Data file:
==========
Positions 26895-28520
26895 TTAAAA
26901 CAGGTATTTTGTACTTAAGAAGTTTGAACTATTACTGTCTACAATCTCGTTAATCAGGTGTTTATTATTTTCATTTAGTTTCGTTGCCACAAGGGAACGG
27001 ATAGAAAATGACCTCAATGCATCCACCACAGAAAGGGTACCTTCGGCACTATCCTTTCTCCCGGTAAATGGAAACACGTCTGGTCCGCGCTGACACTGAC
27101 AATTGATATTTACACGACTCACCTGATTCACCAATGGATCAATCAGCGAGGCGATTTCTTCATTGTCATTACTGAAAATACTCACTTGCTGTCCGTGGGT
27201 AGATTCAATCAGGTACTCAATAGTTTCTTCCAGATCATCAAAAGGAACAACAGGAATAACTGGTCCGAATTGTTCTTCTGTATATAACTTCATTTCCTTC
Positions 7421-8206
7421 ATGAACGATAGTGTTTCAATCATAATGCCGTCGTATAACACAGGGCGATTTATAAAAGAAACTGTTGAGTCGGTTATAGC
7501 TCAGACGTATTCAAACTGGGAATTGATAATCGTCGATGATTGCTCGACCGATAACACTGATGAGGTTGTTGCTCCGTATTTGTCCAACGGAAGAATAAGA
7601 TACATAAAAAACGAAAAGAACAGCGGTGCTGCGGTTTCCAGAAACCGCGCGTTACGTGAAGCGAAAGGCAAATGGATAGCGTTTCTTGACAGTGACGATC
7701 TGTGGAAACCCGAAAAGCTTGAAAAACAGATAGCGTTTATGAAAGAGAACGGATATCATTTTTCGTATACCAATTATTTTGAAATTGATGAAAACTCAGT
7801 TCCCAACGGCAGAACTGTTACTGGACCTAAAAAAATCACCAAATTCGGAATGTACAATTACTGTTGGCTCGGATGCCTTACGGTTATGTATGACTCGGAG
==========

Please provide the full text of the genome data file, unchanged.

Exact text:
Positions 26895-28520
26895 TTAAAA
26901 CAGGTATTTTGTACTTAAGAAGTTTGAACTATTACTGTCTACAATCTCGTTAATCAGGTGTTTATTATTTTCATTTAGTTTCGTTGCCACAAGGGAACGG
27001 ATAGAAAATGACCTCAATGCATCCACCACAGAAAGGGTACCTTCGGCACTATCCTTTCTCCCGGTAAATGGAAACACGTCTGGTCCGCGCTGACACTGAC
27101 AATTGATATTTACACGACTCACCTGATTCACCAATGGATCAATCAGCGAGGCGATTTCTTCATTGTCATTACTGAAAATACTCACTTGCTGTCCGTGGGT
27201 AGATTCAATCAGGTACTCAATAGTTTCTTCCAGATCATCAAAAGGAACAACAGGAATAACTGGTCCGAATTGTTCTTCTGTATATAACTTCATTTCCTTC
Positions 7421-8206
7421 ATGAACGATAGTGTTTCAATCATAATGCCGTCGTATAACACAGGGCGATTTATAAAAGAAACTGTTGAGTCGGTTATAGC
7501 TCAGACGTATTCAAACTGGGAATTGATAATCGTCGATGATTGCTCGACCGATAACACTGATGAGGTTGTTGCTCCGTATTTGTCCAACGGAAGAATAAGA
7601 TACATAAAAAACGAAAAGAACAGCGGTGCTGCGGTTTCCAGAAACCGCGCGTTACGTGAAGCGAAAGGCAAATGGATAGCGTTTCTTGACAGTGACGATC
7701 TGTGGAAACCCGAAAAGCTTGAAAAACAGATAGCGTTTATGAAAGAGAACGGATATCATTTTTCGTATACCAATTATTTTGAAATTGATGAAAACTCAGT
7801 TCCCAACGGCAGAACTGTTACTGGACCTAAAAAAATCACCAAATTCGGAATGTACAATTACTGTTGGCTCGGATGCCTTACGGTTATGTATGACTCGGAG